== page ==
He also acknowledges the importance of working with the right builder. He says they often become part of the team. Their expertise and ability to source materials are a crucial part of the process.

Mark built an appreciation for craftsmanship early in life. After high school, with a passion for skiing, Mark moved to a resort town in Idaho. He worked construction in the off-season to make ends meet. He apprenticed under a talented contractor who was an excellent mentor. Furthermore, he learned a variety of trade skills: concrete, framing, stone-masonry, plasterwork and cabinetry. It was through that experience he developed an interest in design and decided to attend the University of Idaho to get an architecture degree.

Architecture led him into an adventure, “When I got out of college, I ended up having a bit of a peripatetic career, moving around quite a bit. Ten years in San Francisco and five years working in Indonesia, then back to San Francisco, where I got hired by Hart Howerton to be the lead architect for the Kukio Beach Club.” That brought Mark to the Big Island.

It was after that project that everything changed for him. “When I moved to the Big Island, it got to a point where it felt like it was the right time and place for me to get away from the corporate mentality and go out on my own. I greatly respected the firm I was with at the time, and a smooth transition was important to me.”

In 2005, Mark founded de Reus Architects. Since then, he has received numerous design awards, been featured in publications and television, and been recognized by Architectural Digest as one of the world’s top architects.

He explained what fuels his work, “The endeavor of designing and building a home addresses an intimate human need … it’s a place that’s a sanctuary for our physical and psychological well-being. We find it to be a deeply personal and rewarding experience to design a home – that is both a sanctuary and a retreat for a client and their family. This is what drives us.”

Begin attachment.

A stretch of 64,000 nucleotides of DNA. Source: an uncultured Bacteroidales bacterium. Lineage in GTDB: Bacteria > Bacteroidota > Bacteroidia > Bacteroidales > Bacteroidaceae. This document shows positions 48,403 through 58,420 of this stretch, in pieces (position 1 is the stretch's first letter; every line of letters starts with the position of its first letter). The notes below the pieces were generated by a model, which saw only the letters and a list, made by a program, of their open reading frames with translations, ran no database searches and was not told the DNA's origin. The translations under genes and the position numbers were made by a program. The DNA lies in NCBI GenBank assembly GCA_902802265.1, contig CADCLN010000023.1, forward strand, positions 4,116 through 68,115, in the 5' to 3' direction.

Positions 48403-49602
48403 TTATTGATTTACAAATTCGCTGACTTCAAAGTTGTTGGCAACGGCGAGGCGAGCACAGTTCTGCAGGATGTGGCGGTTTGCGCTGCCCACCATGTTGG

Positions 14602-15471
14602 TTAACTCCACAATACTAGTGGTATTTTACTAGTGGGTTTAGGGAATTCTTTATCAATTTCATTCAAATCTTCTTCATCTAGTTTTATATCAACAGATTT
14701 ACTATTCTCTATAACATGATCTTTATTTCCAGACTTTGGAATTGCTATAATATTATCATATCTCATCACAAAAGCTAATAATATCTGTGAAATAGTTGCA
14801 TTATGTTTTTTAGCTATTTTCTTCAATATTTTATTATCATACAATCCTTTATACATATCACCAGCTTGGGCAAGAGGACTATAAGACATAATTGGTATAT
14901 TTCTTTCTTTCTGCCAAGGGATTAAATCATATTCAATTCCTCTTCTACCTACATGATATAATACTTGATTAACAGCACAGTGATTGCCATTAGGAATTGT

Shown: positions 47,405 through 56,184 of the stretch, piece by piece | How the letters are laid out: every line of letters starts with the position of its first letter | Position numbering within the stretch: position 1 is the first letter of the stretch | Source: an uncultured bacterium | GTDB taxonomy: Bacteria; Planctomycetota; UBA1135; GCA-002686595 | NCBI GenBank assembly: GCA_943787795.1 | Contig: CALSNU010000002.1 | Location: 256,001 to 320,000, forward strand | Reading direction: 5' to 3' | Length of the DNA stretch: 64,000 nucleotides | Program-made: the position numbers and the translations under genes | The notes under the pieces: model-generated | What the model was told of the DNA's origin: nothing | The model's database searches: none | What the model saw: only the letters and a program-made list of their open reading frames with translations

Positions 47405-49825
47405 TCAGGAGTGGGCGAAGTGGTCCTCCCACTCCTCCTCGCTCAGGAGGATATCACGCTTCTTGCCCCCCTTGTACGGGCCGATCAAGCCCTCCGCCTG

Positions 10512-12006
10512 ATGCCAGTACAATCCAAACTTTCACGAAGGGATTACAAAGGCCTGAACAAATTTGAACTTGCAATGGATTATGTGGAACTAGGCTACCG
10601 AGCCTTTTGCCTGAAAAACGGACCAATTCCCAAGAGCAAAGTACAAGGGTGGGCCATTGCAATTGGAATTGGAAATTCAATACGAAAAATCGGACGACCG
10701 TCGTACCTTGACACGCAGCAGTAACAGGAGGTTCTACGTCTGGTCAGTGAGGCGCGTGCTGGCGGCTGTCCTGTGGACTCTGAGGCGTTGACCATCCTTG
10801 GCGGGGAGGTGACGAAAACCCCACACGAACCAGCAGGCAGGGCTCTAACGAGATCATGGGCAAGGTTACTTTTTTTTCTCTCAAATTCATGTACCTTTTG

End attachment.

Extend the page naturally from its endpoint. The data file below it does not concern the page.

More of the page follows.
At this point in his 43-year career, Mark wants to pour into the next generation. “I do enjoy being a mentor. I say I'm in my mentorship phase now. I'm 71, we've got 22 people in the firm, and a great group of really talented designers, architects, and managers. When I think back, I appreciate all the great mentors I had in my life.” He wants to offer the same support he received.

But being a mentor didn’t come easy. Mark admits that he tended to be demanding. He points back to a lesson he learned in Jakarta. A senior Indonesian architect pulled him aside and encouraged him to view his role more like a Bapak (a father), than a taskmaster. 

He suggested Mark check in on his young staff more often and make sure they understood how to succeed. Mark reflected, “He was giving me incredibly good advice on how to be a mentor. And I just took it to heart. I changed my ways right then and there.” It had an immediate impact on the office. He enjoyed a stream of thank-yous, compliments, and higher productivity. And that lesson has traveled with him ever since then.

Mark’s life work points to the impact of listening well, paying attention to detail and beauty, the power of lending support, and maintaining respect for our surroundings. It’s only right to be inspired and provoked by his drive for excellence.

So maybe the next time we drive past these homes, we need to allow them to stand as monuments to us. They are reminders to listen to those that we love, to be attentive to our duties, to strive to make life more beautiful, to work harder to support those around us, and always keep an eye on how we are making the Kona Coast a better place to call home.